The lens cap threads directly onto the objective cell at the end of the telescope.  It's a disc of machined aluminum and will protect the lens from all manner of dust and damage - except itself.  Thankfully my friend Jerry warned prior to the new scope's arrival at my house.  There is almost no clearance between the actual glass of the objective and the lens cap itself.  It would be very easy to hit the objective lens with the lens cap itself when unscrewing for a night's observing.  This is the only design flaw in the telescope in my opinion.  I have a pretty simple workaround though.  I mount the telescope and then move the mount so that the object lens is pointed downward toward the ground.  If I should drop the lens cap when unthreading it, this will cause the aluminum cap to fall away from the glass objective instead of toward it. 

The Tube

It's carbon fiber.  It's well finished and it's gorgeous.  The scope is attractive, lightweight and thermally stable as a result.  Some will argue that carbon fiber in a refractor is actually detrimental because it's too thermally stable and will trap a temperature differential within the tube.  I have not found this to be the case though I haven't tried to prove or disprove this information.  I do know that focus is very stable with the scope.  Over the course of an Arizona night the temperature can drop by as much as 50º F (28º C) in the winter.  I refocus the telescope every 2 hours and haven't yet lost a subexposure because of the image being out of focus.  Between the wide critical focus zone of f/7.5 and the thermal stability of the carbon fiber, those frequent stops to refocus the telescope are a thing of my past and I'm glad for it.

Flatness of Field

To satisfy my own curiosity, first light with the scope involved a series of exposures taken with and without the field flattener.  You can see the results below when the camera uses an APS-C sized chip.  To my eye, the field flattener is a required accessory for anyone wanting to use a DSLR or similar sized chip with this telescope. 

I've recently switched from the QHY8PRO to the mono SBIG ST-8300 CCD camera.  Before pulling the trigger on the camera I did some analysis and made the estimation that the flattener wouldn't be necessary with the smaller chip of the SBIG camera.  I judged this by cropping the subs from the test shots taken without a flattener down to the size of the KAF-8300 sensor and to my eye stars look alright.  Actual experience has shown that the flattener is necessary even with this smaller chip.  So if your plan is to use the scope for imaging, plan on a few hundred extra for a field flattener, just as you would with any other refractor.  I've heard rumor of an upcoming release by Explore Scientific of a dedicated field flattener for this scope.  Since I've never actually seen one or even a picture of one, I have this information filed between BigFoot and Unicorns on my list of things that are real.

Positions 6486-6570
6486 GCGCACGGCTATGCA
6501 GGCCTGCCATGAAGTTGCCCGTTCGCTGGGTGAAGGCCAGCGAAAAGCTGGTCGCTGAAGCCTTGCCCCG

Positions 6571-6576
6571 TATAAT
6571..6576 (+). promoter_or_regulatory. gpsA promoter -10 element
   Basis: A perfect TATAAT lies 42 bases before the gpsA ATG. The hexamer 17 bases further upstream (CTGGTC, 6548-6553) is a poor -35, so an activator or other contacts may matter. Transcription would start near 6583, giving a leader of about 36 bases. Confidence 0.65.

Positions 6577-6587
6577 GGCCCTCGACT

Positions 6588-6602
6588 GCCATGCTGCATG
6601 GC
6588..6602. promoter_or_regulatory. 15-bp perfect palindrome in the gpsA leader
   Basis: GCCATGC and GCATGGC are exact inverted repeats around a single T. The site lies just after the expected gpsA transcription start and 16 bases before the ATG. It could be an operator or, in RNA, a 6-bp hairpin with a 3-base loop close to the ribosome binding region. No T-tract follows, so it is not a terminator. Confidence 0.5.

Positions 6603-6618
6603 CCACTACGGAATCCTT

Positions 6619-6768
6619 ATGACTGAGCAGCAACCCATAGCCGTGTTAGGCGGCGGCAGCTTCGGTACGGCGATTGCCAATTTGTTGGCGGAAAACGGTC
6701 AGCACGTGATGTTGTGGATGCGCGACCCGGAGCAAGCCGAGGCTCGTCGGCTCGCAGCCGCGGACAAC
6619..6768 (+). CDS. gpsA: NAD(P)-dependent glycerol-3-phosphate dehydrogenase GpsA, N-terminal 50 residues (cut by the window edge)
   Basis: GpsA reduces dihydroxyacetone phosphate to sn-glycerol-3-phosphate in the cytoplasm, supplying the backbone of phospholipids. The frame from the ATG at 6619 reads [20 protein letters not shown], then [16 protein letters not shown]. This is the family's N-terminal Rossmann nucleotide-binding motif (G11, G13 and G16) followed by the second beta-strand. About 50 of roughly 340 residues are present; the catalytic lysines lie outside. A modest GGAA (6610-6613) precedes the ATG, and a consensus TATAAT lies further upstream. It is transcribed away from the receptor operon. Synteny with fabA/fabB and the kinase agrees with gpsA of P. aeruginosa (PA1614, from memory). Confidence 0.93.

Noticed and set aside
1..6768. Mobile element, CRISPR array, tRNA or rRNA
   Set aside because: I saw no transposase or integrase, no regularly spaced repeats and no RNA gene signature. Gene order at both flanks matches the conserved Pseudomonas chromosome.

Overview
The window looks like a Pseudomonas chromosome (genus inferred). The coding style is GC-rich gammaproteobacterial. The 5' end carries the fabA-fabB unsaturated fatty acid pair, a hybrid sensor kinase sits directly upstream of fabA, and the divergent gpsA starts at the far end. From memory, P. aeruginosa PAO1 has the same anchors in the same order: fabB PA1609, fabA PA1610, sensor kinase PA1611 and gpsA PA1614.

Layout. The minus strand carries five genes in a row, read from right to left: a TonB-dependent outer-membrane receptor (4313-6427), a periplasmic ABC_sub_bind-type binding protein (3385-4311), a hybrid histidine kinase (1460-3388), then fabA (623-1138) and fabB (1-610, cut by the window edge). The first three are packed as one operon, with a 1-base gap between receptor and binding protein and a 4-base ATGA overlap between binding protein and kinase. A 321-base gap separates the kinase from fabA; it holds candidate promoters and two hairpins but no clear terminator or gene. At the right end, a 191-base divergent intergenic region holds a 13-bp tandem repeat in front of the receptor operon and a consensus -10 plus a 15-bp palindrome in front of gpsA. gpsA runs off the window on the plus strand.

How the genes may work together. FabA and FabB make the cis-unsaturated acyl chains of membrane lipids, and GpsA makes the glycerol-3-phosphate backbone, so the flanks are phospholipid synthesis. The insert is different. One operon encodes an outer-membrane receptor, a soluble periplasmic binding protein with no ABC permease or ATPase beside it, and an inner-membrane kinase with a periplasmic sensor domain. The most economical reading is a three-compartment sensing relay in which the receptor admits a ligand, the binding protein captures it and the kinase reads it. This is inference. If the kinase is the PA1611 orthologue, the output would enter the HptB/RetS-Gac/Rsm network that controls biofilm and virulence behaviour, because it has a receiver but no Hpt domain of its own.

Color Correction

This is where the refractor discussion gets touchy.  Here's what I know.  The telescope is a triplet which is supposed to provide excellent color correction.  To my eye it does that.  The difference in focus between the blue filter and the red filter in my imaging setup is 57 steps on the focuser - which equates to 234 microns of travel.  Since the critical focus zone of an f/7.5 refractor is something around 170 microns, I'd say that this means that there's a bit of color in the image.  Since I image with a mono camera and focus for each specific filter, this hasn't been an issue for me. 

Abell 85 shot with the ED127CF.  Seems like pretty good color to me.


Overall, I'm very happy with the telescope and will probably be holding onto it for awhile.  I really mean this - but if you've followed this blog for any length of time - you know that I've shown a tendency to mysteriously upgrade equipment just when I say I like it.  With two teenage daughters at home expecting their first car soon, I'd say there are external factors at work that'll keep this scope in my possession.  I understand that Explore Scientific has made some changes in the newer models - a beefier focuser and a sliding dew shield.  Both of those changes make me recommend the scope even more.  It's worth every penny.  It's not my last scope, but that's because my goal is still to get to longer focal lengths for some really deep sky imaging.  I don't think that there's a better refractor out there for $2500.00.